The Surf Leash

 

During the years 1972-74, when Lance is losing his innocence, the sport of surfing is losing something too. The technical advances of the surf leash are about to revolutionize the sport more than surfboard design itself. At a time when swallowtails, fish, stingers and multiple fins are being experimented with, the surf leash is single handedly turning the sport over to the masses. For all of its obvious advantages, the device removed vulnerability. No more long cold swims. No more dings on the rocks. Now, anybody could surf the more rugged breaks that before only more experienced surfers would attempt.

The days of scratching over a set and looking back with a sympathetic grin at those swimming to shore were over. The learning process was accelerated. You fall off, ¬†you paddle right back out and try again. That meant more waves for everybody, which ratcheted up competition, pushing the sport’s development. Now guys could try stuff without fear of losing their board. Enter the highly maneuverable Thruster, and suddenly feats that had never been considered, were being mastered.

For better or for worse the leash was inevitable, and believe me I’m thankful for it every time I’m eyeball deep in foam and my board is snapping back to me. But, as I wrote Pier Rats, I felt a nostalgia for that time when your board was something you had to protect, hold onto with all your might. I’d forgotten how important it was to make the wave; every kick-out a victory.

Ironically, at the same time the leash was making surfing more competitive, it was also turning it into a leisure activity. As the water became more crowded with new surfers, the older generation was continuing to surf into middle age. What was happening? Wasn’t surfing incompatible with a responsible adult lifestyle? Doesn’t any devoted surfer worth his salt skip out on work, school or family at the mention of a clean swell (not that it doesn’t still happen). But, as the waves got more crowded guys weren’t as apt to be reckless. Ditching responsibility to ride perfect empty waves is one thing, wondering where the least crowded spot might be is another. Suddenly, surfing, family, and career could coexist in a disciplined manner. You surf when you’re able and happy for the waves you get.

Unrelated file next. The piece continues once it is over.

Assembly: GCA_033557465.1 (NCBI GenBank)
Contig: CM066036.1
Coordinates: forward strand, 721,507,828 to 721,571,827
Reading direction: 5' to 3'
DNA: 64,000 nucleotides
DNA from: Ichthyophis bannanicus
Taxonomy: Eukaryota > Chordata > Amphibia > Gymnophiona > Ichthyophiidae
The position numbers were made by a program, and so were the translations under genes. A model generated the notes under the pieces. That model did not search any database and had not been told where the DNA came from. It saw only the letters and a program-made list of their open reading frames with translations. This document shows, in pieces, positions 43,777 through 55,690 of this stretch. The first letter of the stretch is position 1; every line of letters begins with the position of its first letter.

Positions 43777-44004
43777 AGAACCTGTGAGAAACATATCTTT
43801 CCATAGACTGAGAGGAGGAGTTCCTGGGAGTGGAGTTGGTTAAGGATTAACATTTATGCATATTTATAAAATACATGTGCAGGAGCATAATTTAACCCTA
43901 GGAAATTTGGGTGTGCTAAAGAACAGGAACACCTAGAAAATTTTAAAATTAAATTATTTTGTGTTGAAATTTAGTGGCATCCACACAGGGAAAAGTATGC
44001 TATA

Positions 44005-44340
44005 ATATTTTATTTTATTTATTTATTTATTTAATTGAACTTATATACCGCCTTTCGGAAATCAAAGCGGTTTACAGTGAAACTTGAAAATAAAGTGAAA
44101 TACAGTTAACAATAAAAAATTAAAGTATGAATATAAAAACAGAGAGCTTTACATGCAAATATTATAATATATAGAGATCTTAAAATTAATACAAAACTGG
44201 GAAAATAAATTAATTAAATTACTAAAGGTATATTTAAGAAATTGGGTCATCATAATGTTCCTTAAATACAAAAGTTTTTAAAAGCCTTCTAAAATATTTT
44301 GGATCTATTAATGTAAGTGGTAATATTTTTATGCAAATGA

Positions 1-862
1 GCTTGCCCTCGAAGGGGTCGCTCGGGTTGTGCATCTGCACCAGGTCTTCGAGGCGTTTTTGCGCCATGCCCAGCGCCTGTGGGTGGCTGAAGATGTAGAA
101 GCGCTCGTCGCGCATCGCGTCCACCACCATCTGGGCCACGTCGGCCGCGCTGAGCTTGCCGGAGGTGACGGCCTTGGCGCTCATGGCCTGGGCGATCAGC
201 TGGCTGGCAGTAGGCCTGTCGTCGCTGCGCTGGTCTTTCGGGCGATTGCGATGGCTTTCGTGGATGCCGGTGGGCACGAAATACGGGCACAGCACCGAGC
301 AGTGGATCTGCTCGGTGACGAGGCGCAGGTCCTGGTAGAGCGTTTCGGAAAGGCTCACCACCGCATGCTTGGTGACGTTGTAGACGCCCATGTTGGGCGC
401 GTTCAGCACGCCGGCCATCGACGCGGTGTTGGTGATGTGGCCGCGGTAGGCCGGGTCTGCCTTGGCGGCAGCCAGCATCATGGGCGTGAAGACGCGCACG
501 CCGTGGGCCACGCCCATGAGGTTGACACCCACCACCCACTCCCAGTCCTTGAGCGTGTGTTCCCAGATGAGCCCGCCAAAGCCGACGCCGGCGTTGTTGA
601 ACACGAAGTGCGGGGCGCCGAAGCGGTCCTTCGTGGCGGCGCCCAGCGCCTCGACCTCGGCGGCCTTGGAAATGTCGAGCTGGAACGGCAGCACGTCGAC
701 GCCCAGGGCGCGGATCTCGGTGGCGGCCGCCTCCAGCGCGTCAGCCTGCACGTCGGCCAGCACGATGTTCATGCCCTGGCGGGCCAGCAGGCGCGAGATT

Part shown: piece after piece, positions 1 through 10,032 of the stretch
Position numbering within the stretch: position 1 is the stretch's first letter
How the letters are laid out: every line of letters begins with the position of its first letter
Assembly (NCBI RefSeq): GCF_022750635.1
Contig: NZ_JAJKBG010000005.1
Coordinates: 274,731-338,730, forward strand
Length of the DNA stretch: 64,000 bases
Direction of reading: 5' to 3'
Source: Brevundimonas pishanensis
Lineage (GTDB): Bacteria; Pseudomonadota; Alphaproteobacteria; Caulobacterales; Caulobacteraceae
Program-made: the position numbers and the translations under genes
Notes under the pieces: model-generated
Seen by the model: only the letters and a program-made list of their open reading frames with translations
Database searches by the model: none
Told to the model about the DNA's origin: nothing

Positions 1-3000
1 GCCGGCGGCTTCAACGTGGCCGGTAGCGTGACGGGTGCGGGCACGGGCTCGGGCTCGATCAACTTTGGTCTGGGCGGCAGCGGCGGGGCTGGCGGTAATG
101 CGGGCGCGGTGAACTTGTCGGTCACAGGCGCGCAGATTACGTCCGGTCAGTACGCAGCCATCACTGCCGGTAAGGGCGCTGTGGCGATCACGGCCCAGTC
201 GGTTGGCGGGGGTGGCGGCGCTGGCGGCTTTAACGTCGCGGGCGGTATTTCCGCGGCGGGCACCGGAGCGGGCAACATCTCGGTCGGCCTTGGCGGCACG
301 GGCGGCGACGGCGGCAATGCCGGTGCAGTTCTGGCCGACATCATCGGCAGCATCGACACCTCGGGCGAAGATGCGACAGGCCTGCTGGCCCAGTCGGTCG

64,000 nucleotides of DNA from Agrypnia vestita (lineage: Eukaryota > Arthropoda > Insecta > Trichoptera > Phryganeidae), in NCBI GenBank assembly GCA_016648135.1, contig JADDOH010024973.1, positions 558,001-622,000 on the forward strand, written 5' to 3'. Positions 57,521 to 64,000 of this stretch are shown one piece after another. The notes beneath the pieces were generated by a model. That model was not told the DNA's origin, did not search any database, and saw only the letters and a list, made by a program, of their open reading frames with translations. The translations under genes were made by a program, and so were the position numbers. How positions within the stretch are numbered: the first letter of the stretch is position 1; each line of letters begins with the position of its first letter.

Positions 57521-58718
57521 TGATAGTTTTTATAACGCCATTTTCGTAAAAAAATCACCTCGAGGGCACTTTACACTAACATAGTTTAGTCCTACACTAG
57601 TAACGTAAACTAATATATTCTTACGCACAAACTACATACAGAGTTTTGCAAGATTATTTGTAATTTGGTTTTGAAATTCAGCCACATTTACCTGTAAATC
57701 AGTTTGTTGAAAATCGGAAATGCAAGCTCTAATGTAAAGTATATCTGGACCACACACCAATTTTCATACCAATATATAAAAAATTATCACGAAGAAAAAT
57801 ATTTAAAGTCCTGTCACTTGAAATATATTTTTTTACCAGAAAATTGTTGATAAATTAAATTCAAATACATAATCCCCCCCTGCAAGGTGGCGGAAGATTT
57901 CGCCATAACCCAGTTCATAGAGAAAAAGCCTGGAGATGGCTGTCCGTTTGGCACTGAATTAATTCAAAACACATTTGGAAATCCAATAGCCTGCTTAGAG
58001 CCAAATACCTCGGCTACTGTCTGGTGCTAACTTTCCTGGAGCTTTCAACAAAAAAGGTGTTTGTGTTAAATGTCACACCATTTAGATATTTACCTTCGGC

I remember an early ’80’s L.A. Times Magazine article announcing the older surfer trend. On the cover was a fortyish guy in a suit and tie on the beach holding a surfboard. The article told of this new breed of middle-aged professional/family man/surfer. The stigma of surfing and irresponsibility was being removed.

About the same time the surf leash was becoming popular urethane skateboard wheels were introduced (urethane also became the preferred material for the surf leash). The smoother, faster, and more tractionable wheels allowed surfers to get vertical on land like they could in the water.

Unaware, Lance and his friends are doing their thing in the final days before the technological push of the surf and skateboard scenes into the mainstream.

 

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